Kossuth County Advance from Algona, Iowa on September 29, 1966 · Page 22
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Kossuth County Advance from Algona, Iowa · Page 22

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Algona, Iowa
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Thursday, September 29, 1966
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Page 22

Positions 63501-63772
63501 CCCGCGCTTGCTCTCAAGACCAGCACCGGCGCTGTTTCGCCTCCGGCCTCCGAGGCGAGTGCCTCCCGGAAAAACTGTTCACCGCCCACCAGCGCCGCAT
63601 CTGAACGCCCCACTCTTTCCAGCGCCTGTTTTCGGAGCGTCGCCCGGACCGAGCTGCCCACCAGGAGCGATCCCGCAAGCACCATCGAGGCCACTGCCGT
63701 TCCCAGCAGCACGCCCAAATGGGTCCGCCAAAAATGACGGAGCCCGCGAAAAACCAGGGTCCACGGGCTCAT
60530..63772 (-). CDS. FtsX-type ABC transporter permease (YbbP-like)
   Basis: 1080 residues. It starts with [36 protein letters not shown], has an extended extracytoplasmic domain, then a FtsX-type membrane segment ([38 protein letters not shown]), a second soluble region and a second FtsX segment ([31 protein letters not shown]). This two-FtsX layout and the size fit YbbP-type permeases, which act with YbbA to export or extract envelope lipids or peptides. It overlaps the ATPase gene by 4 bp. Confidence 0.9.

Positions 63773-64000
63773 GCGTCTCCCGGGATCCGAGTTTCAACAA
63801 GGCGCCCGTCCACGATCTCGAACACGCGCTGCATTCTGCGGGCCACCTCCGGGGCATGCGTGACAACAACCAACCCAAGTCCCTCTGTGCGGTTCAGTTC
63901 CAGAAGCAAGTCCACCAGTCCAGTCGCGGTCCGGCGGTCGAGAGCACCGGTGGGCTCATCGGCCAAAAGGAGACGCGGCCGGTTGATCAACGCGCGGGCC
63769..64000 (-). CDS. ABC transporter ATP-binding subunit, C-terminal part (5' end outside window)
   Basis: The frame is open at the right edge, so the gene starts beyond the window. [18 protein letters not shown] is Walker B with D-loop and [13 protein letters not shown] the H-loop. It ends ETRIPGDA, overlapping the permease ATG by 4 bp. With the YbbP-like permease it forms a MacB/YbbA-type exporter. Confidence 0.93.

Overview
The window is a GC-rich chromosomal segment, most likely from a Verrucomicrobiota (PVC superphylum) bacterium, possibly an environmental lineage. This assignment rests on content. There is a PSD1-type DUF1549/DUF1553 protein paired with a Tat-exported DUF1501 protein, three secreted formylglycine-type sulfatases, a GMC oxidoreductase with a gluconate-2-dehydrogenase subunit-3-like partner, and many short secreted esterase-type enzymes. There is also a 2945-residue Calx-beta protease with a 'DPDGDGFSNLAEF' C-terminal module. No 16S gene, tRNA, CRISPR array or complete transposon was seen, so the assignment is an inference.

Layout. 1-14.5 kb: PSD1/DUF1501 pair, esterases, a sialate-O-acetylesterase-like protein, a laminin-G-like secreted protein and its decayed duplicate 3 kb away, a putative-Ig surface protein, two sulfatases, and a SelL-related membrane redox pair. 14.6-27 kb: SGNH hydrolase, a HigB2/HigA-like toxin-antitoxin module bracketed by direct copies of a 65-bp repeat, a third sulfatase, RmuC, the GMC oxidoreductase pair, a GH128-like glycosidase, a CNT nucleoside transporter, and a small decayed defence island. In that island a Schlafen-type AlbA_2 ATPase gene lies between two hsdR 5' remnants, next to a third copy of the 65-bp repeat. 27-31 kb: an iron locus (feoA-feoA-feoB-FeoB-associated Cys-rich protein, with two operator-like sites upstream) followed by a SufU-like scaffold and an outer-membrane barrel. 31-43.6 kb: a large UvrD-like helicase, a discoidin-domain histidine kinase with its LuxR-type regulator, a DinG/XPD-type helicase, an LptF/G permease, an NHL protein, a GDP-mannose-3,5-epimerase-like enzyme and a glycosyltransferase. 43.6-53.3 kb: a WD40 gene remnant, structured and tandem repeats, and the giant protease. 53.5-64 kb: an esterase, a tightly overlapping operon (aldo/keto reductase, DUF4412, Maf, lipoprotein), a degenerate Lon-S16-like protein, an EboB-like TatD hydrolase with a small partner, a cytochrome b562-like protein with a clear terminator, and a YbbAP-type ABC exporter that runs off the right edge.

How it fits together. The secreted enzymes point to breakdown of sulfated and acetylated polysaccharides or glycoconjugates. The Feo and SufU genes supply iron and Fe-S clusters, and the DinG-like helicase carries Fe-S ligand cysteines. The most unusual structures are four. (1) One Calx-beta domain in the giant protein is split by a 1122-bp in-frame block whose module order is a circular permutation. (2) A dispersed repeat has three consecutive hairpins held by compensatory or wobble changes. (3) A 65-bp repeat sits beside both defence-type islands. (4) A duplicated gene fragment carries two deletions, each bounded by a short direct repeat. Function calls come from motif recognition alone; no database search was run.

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ossuth Comity Advance | JL'^-ijf * m'lA-^r'— 'A " J." v ^l? Primary election is threatened THURSDAY, 1*M after the long labor d*y volition this yen* f» ' < . • < ]H(as a good ieba A Anyone who has struggled to fill out {Jlose fiendishly designed forms lor income tfcx olf other government forms will cer- tfiinly welcome the idea of Bill Murray, republican candidate for governor. •; Murray advocates making it possible for Iowa income taxpayers to merely file $ copy' of their federal return and com* ftute the tax from the federal form. /. ^ This is possible; but will require changes in the Iowa law., The Iowa law gmf taxpayers the "exemption" for dependents a's a deduction from v the tax. The federal fiw has the "deduct" in the income before it is figured. ,' ,_<•/,' , : ONE OF THE FACTS of human nature in goVeiroijnent is that an agency charged vHtK the duty of compiling a form on which a dtifcen must indicate facts gets itself all Crapped up in making it*give as muchinr fqrniatiqn as possible., ,,," ,. ,.. /^; ; Some of this information is.wholly ,un- iiecessary, but 1 the agency,feels it,is?not dodrig its'public duty nor justifying its increased budget requests unless it has built up a "work load.'! ,, \\.; V, >- : 'And if there is a federal law along the same lines it is bureaucratically 1 a rule that the questions must be entirely different and worded entirely differently than the fedsral form. :' EXASPERATING TO the person who hits to compile the information and complete the forms on income taxes is the complete difference between the federal and me state form. The same is true of the forms for withholding taxes. It is evident it would be considered a ' (*L 1. Cr.b* tn tajfe a™. I.,*..) W*. only « fctigfri* , in six Votes iti the primary fctec« ness of dite ift September ifrf | Way f fom f ree election of UOn the situation doesn't toft^ fteadof the tfiditldnd JlilMJ d|tf , nottlifiees. Gov, ttughes also stat. od Me the riniary. Matt ait tdvetV ed that he thoughUt wbuld be a are very important j oft I^orne, Slick Shirts tleflnltdL. federal jnVMMMttt, town ««*irt A«d the school. But great sin by those in charge of the making of forms to have them anything alike. However it is sure the same person who wrote the instructions for federal forms imist have written the instructions for the state forms. No one else could have been so confusing even by accident. COMPLETE CONFUSION seems to be the objective of those who make out the forms according to the feelings of a taxpayer trying to fill them out correctly. It is amazing to other countries the -way the American taxpayer will assess his own taxes and pay them and be perfectly honest. Qnly a few deliberately try to escape wlKftjt they should pay. The great majority °f taxpayers do their level best to comply. In many cases more tax is actually paid than is necessary because the taxpayer y$idd- rather pay it and avoid having to argue the matter with some agent of the ; bureau. The form carries a rather harsh 1 '*" ' •--••-•- hanky panky in making lize that Iowa adopted, the maty election to do •«•/;«# the convention system 6f pMty nomination because too many candidates in those days were being chosen by a few, arty leaders in a "smoke filled room." The apathy of the voters in this past primary will be debated and discussed for years and there wiM be all kinds of theories advanced for the poor showing. In view of -this we decided to m m couttty in " * figure* show a gradual downward trenfl tofoUgh the years. They also show * very ifiinge situation that in spite of the slight change to tha total Democrat vote over the year* our cotmty has a hard tiny* muster- .-o ' *• -.. i«_i* i^-ii — u._l_«4** «•* MtA to do the same. Anyone who is Old enough to remember the dissatisfaction voters had with the old convention nominating system will be opposed to this small first step. It is not good democratic government. (Note the small d in democratic.) It is very evident what h»MM« ort Section day? In the primary election last week only about one out of seven eligible voters appeared at the polls. A school election WfS held . past and the records dicate that there has been a gradual loss of interest continuing over a number of years. The date of the election corn- SKfteTS^&^Trft ^ the above figures'that the November election. There is very Voters prefer a nomination con; little change percentage wise in test and when there is one will either Republican of ftemocrat turn out in greater numtors to select a nominee. \ We sincerely hope that the small turn out in this past primary doesn't get any more foolish notions going that the primary is not good and that \ we should nominate our candidates in convention. the once in these contested years did they muster over 500 yotes in the county. The Democrats in state cpn- . here Monday, with an extremely light vote . . . only 80 persons appeared to cast their ballots. It is our honest opinion that anyone who fails to vote forfeits his right to criticize. .The most important place to participate in government is at the polls. Laurin Hall Healy, a Chicago public relations man, has recently done a pamphlet on voting called "You and Your BaUot," published by the Chicago Honest Elections Foundation. It is his contention that in countries whare many people with the righl to vote don't vote, trouble miay be ahead for the whole na- t'on. He points out v/hat happened in ancient Athens, in. l^aly bafore Mussolini and his Fascist iTftmy fe^ ** rfitferjtook ovef dictatorial powers, slid in ffiissiii where there has Sever beeti such a thing to i free eleo "The first thing that dictators >ve ever done," he says, "is tiort have take away the vote. Mow many times have Czechosloakia, refugees Hungary, from \^tt\ l t\fl**r*f*-*s** l * m ™™1 >•* • J mania, of. East Germany echoed the cort^aint ( of five Cubans UIC V-VMlIp"""" ( -.- V« '«*" i who recently declared in Miami: " It is all our fault. We never oared about politics and whom to vote for until it was too late. We were too interested in our own affairs to bother about understanding politics.'" Yes, the less you vote the greater the danger of dictatorship And perhaps all of us should find cause'for alarm'that of 66 democratic nations the United States is next to 'last in the percentage of eligible citizens who bother to vote. We believe something should be done about it before the general election in November. Dorothy Reid is disturbed conks out Questions asked A L O-.O.N'A SSUTN COUNTY ADVA-NCI- -Published o'flces and ,s Editor and Mondays and Thursdays, gona, Iowa. 50511 . THESE TAXPAYERS feel they would not.be, given sympathetic consideration by the agents and whether justified or not fear "they would be browbeaten. Usually however the agents are tactful and'know (hat people are prone to make mistakes. Honest mistakes are overlooked and penalties not assessed. But never the less taxpayers would just as soon not have to sweat out an interview because they know the forms are so involved and intricate they may well have made a mistake. Murray will have sympathetic listeners to this facet of his fall campaign. , ' Time to speak out (Dorothy Reid in Wt»t D«* Moinw Expf«») Well, I did it again—used one of my appliances on a holiday, after I had swprn 1 would cease and desist. ,--,'. I absent-mindly did a load of laundry Labor Day morning. W. hen it was ready for the drier I tossed it in and went on about my business. Abput three hours, later I went down to the base-- ment to get it and the clothes were still wet so I assumed I had forgotten to turn ort the drier. This I did and paid no more attention to it until the next day. The clothes were still wet. The drier had conked out once more. The clothes^ stayed wet all week while I waited in vain for a repair man, and I am still waiting. The clothes are now dry\ because 1 took theni over to Jo Lee's and used her drier. We have worked put a system. The week her drier * is broken she Uses •mine; the week minei is brokenI use her-—only sometimes it is two weeks. ,.v'I)hi mighty glad the government is investigating things ajnd is •planning to help-the cpnsuni-, er. If they begin with the manufacturers and get rid of thie "planned obsolescence" gimmick it might shorten the invesr tigation. r ••; ;•< Probably the most ridiculous politics of the moment is the attempt of the demp- crats to blame the defeat of the open housing civil rights bill onto the republicans. It is true that Senator Dirksen, the republican leader, conducted a campaign against one section of the proposed 'law — that of competing a house seller to-sell to anyone who had the money. Dirksen felt .this part pf the bill was unconstitutional.' He also?felt that anyone had the ri^jt, to sell as he wished and that if two buyers wanted a property, one white end .one ,Negro — the seller would be forced to sell to the Negro or be accused of violating the law. This would give a preference to the Negro. , ,«," V ON THE VOTE last week on stopping a filibuster which would effectively, kill the bill there were 21 democrats and 20 re? publicans who favored continuing t^e filibuster. There were more .democrats opposed to the proposal than republicans.'.,.; The real facts ap the democratic ad- rninistratioi) can not control the democrats in congress. All civil rights legislation so far passed has had to have the support of republicans in order to get passed qverd^ termined democratic opposition ; mainly from the sputh. ; , ,, ; V Of course when the bill passes Pre.sj- dent Johnson goes on television and to tell of j^lie great victory by his without giving credit to the re| votes that actually passed the bill. IN THIS MOST RECENT case the re- publicans were blamed by the administration. This despite the fact democrats put- number republicans in both house and senate by huge two-thirds majorities. ; More amazing that this however is the way the republicans let the democrats get away with taking the credit and shifting the blame. ',.''" ' • .''.;" -.•'-''' "'. , All this is akin to the idea spread by lh,e democrats that they are for the com- nipn man,. > the working , : maj and so on. The facts are i? man, the working man and the sofprth man who is getting heavily taxed to pay for the frills of the great society. IT IS THE WORKING MAN who pays in his social security a,nd other taxes so that the government can pass out the c|ole " to those whoi won't' work but .want! to subsist forever on;welfare, .v > - ! ;V -• Ai^d it is thosip on, retirement incomes, on sqcial security, aiid pn, small incomes who pay through" the robbbry of inflation of the ya^e of the few .dollars they-do get. , It's high time for a fighting republican to' take to. the sitump tp pqirit p\it a few facts of life, The Allusions created by democratic propaganda must be dispelled before this country losesj its real freedom for the individual. It was the' failure of the democratic party to pass the civil rights bill. It is the , failure Vof the democratic party to halt the vuinous inflation that robs everyone. ..It!? time the common man, the working man and the ssorfprth man to know these facts. September primary election fails; June is best tiine (W. C. Jarnagin in Storm Lake Rtflitter) Apparently one reason the Democratic legislature changed the primary election from June &Sfti»Sd£8$$J!^ " the. common voters to the polls; : But it didn't develop that way. In former years',,only about 25 1,413 cast two years ago. (W. C. Jarnagin in Storm Lak* Register) Much fuss has been made over laws enacted by congress intended to compel automobile manufacturers tp get more safety measures into the vehicles they put out! A statute to this effect has been signed by'-L6J.lt. will take effect as we recall in the ihanutecture of trucks and ^litos for the 1968 market. "This is all to the good. Auto- >• mobiles should be safer. Thus for about all that has been suggested has been seat belts front and rear, padded dash boards';-'' morer.reliable brakes and tires and such. '._:.: ••-''•• . ./'. ' : : '• -• • But after all is said and done, safe driving is up to the driver— a trite staitement. Iriasmuch as a great percentage of the automo: bile casaulties are said to be the result of boozy drivers, it would appear 'to"us thiat making beer and alcoholic liquors less easy to' procure would ba a real issue in ad by the Advonte Publishing Co.. i ihop, '124 North ,Thor!ngton St., AtaOnu, •—• —rL:i.,i,iiu. d publisher, D^ane E Dew«l, typnaging Editor, Julian Chrlscnilles. 13^ NATIONAL NEWSPAPER Gfi AFFILIATE MEMBtR AOVANCt SUSKRimON RATE One Year In County and to nearest pott office outside of County —$5.00 Six months in County ond to nearest post office -i J2- 5 2 Year outside County, and to other than nearest _ outside P.O.s J7.00 All rights to matter published-in thf Algona Kossuth County Advance are reserved, • including : news'," feature, oayertising or other, . and reproduction in any mannet is prohibited excep't bV written y permission of the publishers of the Algona Kossuth County Advance in each instance. All manuscripts, articles or;pictures are sent at the owner's risk. ALGONA INSURANCE AGENCY : J. R. (Jim) KOLP Surety Bonds — All Lines of Insurance 206 East State St. Ph. 295-3176 DR. D. D. ARNOLD - go to the polls on pri- eieQtipn days. Only about ile to general elecwoa, x eveii residential year. 5to get back to the late ill-, liftmen, jr lew*«, ,w«v .«•«.— — *f?~ -'-(T^-JP 1 ' ^'-' j-ii u'k^ln percent of the voters turn out piifqftfy.'. The change. didn. t help, tor a primary election. This in fact, about all it did was to -*--——J!J~*~~ fp r office to It is diifficult to understand the campaign, whf only about 25 percent of our Prohibition has been tried in ,y ..._.«_ : this country. It didn't work largely because liquor liiws were ,npt. for a primary year, the percentage was even V; The. PilptTTripune summary^ last week snowed that: the to,tal vp f ting strength in Bueria Vista county was approximately 2,137. That is i,Q93 fewer than in 1964. 'in storm Laks, only 305 votes were cast last week.. That shows a dismal falling off from the candidates ign twp extrai months or , tfieir own expense. And to to the duties of county auditors who now have less than tw6]mpri*hs to prepare for the |\/|ii-ct'-:./>iit November 8 election, ItlUat ^Ul dulum swung too ;far the way? Has the sale of liquor by the drink contributed to the startling increase of highway casualties? Arid the sale of baer to minors—has that entered into the. picture? These ,are questions we submit to you. . .'•• , BLOSSOM INSURANCE AGENCY All Lines of Insurance . . ,., 109 .North f Dpdge e |^^^ f ^v^g;2735.; r . • BOHANNON INSURANCE : SERVICE 8 .Nqrth Podge St. Ppl,io Insurance . Ph: 295-5443. Home-^AutPmobile-^Farm 120 N. Moore Mpn. - We<i. 9 a.m.;- 5 pw, Phone 295-3871' DR. M. R. BALDWIN Chiropractor ; Of f ip»> Phone l ' Res. Phpn* 295:2378 295-3306 Office Hpurs: s . Mon. - Tvies. - Wrt. . Friday 8:30-5:00 ' \ Thursday and Saturday 8:^0'- 12:00 !i Friday evening— 6:30 - 8i3C : suggestion is that the next legislature change the date back totlurie: ':-- . . . . • •. Federaltaxes to ggup a billion dollars next January (W. C. Jfrnagen in Storm Regitter) W, : x Senator Robert Kennedy is coming to Iowa for four appearances to hMp put democratic congressmen who are in trouble in the coming election. The senator probably also vtewi th> visit a's a continuation of his campaign for the presidency at some future date. -We has not been a familiar character in Iowa and the midwest, hence the vujit will probably do more for him than it will the congressmen he is supposed to be helping. Iowa will give him a good reraptjon, but few voters will be aWn»?t«4 to the congressmen because of his visit. $S go/ ing to teke more than Kennedy of Johnson to calm the feelings of lo/mm ove? the Viet Nam war and the galloping elapsed. One group wants this to be changed to allow a vote oftener. When the law; was first enacted the limitation on elections was placed in the ?i»w to prevent a contiflual series of. votes pp the question. It was felt that some time should elapse between votes, no matter which way the vote went By limiting elections time was given for liquor by tfte drink to be tried ouiin. the counties wh&h voted wet, and in «|W' ties which voted dry time was given far trial with only a state bottle sale permitted, In some instances there is a real problem created when a county votes dry tivat is surrounded by counties which are wet. Merchants fear business wUl be a> tracjted. away to the towns wiwh have by the di-ink. The issue witi be a hot poteto fpr the session of the legislature to consider. Liquor Altho desperate efforts are being made by the administration at Washington against talk pf tax raises during an election year, the dope in financial circles is that U. S. taxes will go up by a billion dollars on January J, The papers say: That's the appropriate s\ze of the bite increased Social Security taxes will take ne*t year to pay for increases in retirenwnt, disability and other benefits and fpr the new healthcare program for the aged which Typing is needed (P«n Rtid in Wtit Pt* Meintc Express) Thftl writer is probably not qualified to give profound advice tp youngsters in school. Still, we'd Uke to put io a few wpids in behalf of learnjing to a i typewriter and taking all L "-"- courses in public wept ^nto effect last July 1. Some 75 per cent of the in- crea^e will be applied to the Meilicare program. epnttinuation of the Viet Nam war will be responsible also for increases. Then there is talk that a raise in taxes is necessary to put a crimp in inflation which appears to be getting more and more out of hand. Prices are gping up along most linfs, particu\arly in costs of construction and doing business in general. Take it all in all, 1967 doesn't loo* encouraging to the taxpayers. Seller (C. P. Woods in Sheldon Mail) Comparing a family budget to federal spending policies sheds much light on current economic conditions in the United States. A family that is living beyond its income and in debt up to its ayes should seek ways to cut its spending to the bone. The head pf the family should work to encourage economy by incentive measures; the mother should contribute by trimming the family budget; luxury purchases should be frowned upon. ' Government is simply a collective family. There is one great difference. Government has the power to take money from its citizens by 'taxation and infla- tionVproducing deficit spending. Ift this manner/it can survive living beyond its means for long periods. But, the ultimate end for a family or a government, if thrift is not encouraged, is KQSSUTH MUTUAL INSURANCE ASSOCIATION Ov«r $102.000.000 worth of insurant* in fore*. A, home Como»ny. S*»»*. incur*. LoU Scuff ham, S*cy. HE RBST INSURANCE AGENCY For A»to. po»i«se. r 'T^p 1 " Goods, and JKany Other Form*' ' • • • • • Mlariaeement CARLSON MIANAQIMENT COMPANY N. D0df» Pk. S9S-M91 S. H*rb«t RICHARD A. MOEN LEON H. LAIRD ^ Farm Management \ Good management is; Good Business 820 So. Harriet : Phone 295-3810 Doctors ' It is time to apply the brakes to free-wheelipg spending by government. It is also time .for the individual family to curb its demands for gifts and toys from gQveriwnenjt. Bubble (M, i, CrtMNi in There are nine "dry" cpuntiei ift I«IWi, four of which are going dry now alter h*V' ing had sale of liquor up to a reeent eiec? tipn. • In the elections sp far'it has \fceen found the towns and cities will vpte "wet" and the rural areas will vote dry. WWte there are not so many votes in toe rural areas there is often enough tQ Hl^t 9 majority in the towns. The next legislature is going to he faced witli the problem of the towns and cities in a dry county. A movement is now under way to change the Ifvjir to, nfrm4,t a ypte by a city alone on, the gufstiQn of ttquor by the drink. && present law another vote !JOfl o| |jqttor bv %g be held untiJ four years is fining it * bit control the youths in the lied. Guard inent. The yoiuigsters h^ye % head.y f frpm their rimpages when the riQt§ were sponsored by ttte party bP^es, Put they also foyiul their strenigji aiid as a result the leadership w chinji is getting a Wtf ufljiappy with the Rjed, G«aj4. K is not going to be easy tx> mj^e the young folks knuckle under after they we "Pf^ *4 SQ ligjlgy fp,r their work under djrecr tion of the bosses. However the communist wprld does devglpp leaders and tolerates, m> dj- w oJ>edieiic« tg coimii^nd. the Red Guard probably will be the ie^ershj.p tps make it an effec- wgiM k<t u^,§e^}g ta tilt Mao dictatorship. ft Ui e|sy tp learw how tp run t^oewpter but it takes prac- sp don't P«t it off tpp Ipng. a form of pgrsanal itjon too often negllect- ^4, ta thi 4etrimjent of the indi- Yidual. It is a hjndy skill. Public speaking is another form of pej-son^ comtnunioa T tjiow which i§ firequentiy very yalujibjle. YP« way neve? be called ojp ip Address, a crowd of hundreds or thousands M ygu'll frequency wish to express ypyr- §el| jbefore small groups. Training helps you to organize your thoijght^ logically and say them well. |t slSQ helps you tp shu,t ijip when you've hid y«ur $®y an4 this m ite^.f i§ a Sm art tee. seldom practiced. (Aill Maurtr in Laurtni Sun) Sat in front of the idiot box like an utter boob the other night and watched that pile of womanhood they call the "Miss America Pageant-" K was a sight far sore eyes and-r-beiieye me-^nwve were well-strained after giving sad 1 of'the 50 queens a complete, up and down and two or three ups for the 10 that wore the bathing suits. But it all ended on a sour npte- Bert Parks. Listening to th$t 014 crpny better as the lovely \a$p walked out with the crown jrnjide m^ head back lor tiie refrigerator, figure if I was going to bed with $n upset sto- ni^ch, I might as wil} bjtve something dpwh thert to really gurgle. SAFE PRIVER — Joha R. Moser, Gvittenberg, aged 93, af= ter 50 years ftf djiyisg'hjiis a — feot record- Mr- en nioje than* 5j single viotetioft 9t iPilflo r an.4 n<? ajecidjnt, {fe v^Jfflfe^y WQjft't bje yojBng for g A J in Ws license to drjye yfr- h«id« mif -—— i " - 1 " yow vote FEDERATED INSURANCE Modern tT»«M?t4«» . ••«• Insur»«ce Service |ftUM ' irruBBirir "u''n Burinftss - Honi*» • Car ^ I/lfe JO " N w ' RewEpicK, wi^ D. 295-5955 P.O. Box 337 Physician and Surgeon —_ ——^—^- 218 W. State ., Sundvt Insurance Ao«nev Office Phone 295-2353 CompMe Tnwirance Service Residence Ph, 295-2614 .-"SSff.Sir »ilV.N O. .OURNi. M. D. phvslHan, ft $urpepQ 118 No. Moore St Office Phpne 295-2345 Residence Ph. 295-2277 DAN L. BRAY, M. D7 M.D. Clinic Bid?. 109 W, State St. Algona, Iowa Office Ph. 295-2828 HAROLD W, IRICKSON JOHN M. SCHUTTIR, M, D. INSURANCE AGENCY All Tvn*« of |r*(«"'r»»»e* Ph. W5-5W or ALOONA ' Contact Hearing Aid Glasses. Street, Ever since Gov. Hughe* he "wasn't going to vote for any 'buhb,lerhe»a^4' pempcrajts" we h^ve' tie^n watfhiog careju^y tiSi see if the Republicans aUpwed any "bubble-heads" to sneak through in their free and ojpen primary. Now tha.t the priroj*¥ is aver and. ajl pf the Reipu>lj,- cans chosen we have loojted ovev prfjfujyi^ »n4 ^ » sneake4 through. So Harold if D e m q ^ 4 1 s yo«r m Ho«r« 9;OQ, i,m. to 5:00 p.m. Closed Saturday Afternoons PR. DONALD 4. KINQFIELD OptometrW Vii'ill AjulyHt and Visual Training Contact L£Bgef 108 So. Harlan, Algpna Phpne 295-3743 Dr. L. L. SNYDER US i^t State St Pill 295>3715 Saturday Afternoons Credit CREPIT Phone 295-2335 Df AN F. KOOB, M. D. Residence Phone 295-5917 Phvstefans and Surgepns 220 N. Podge. Aleona Office Phone DR. J, I, HARRIS 41, 622 E. Sia|e St. 295-23.3.4 OR LiROY I. . Moore qt Phone 295-313} P m-sm U3 N.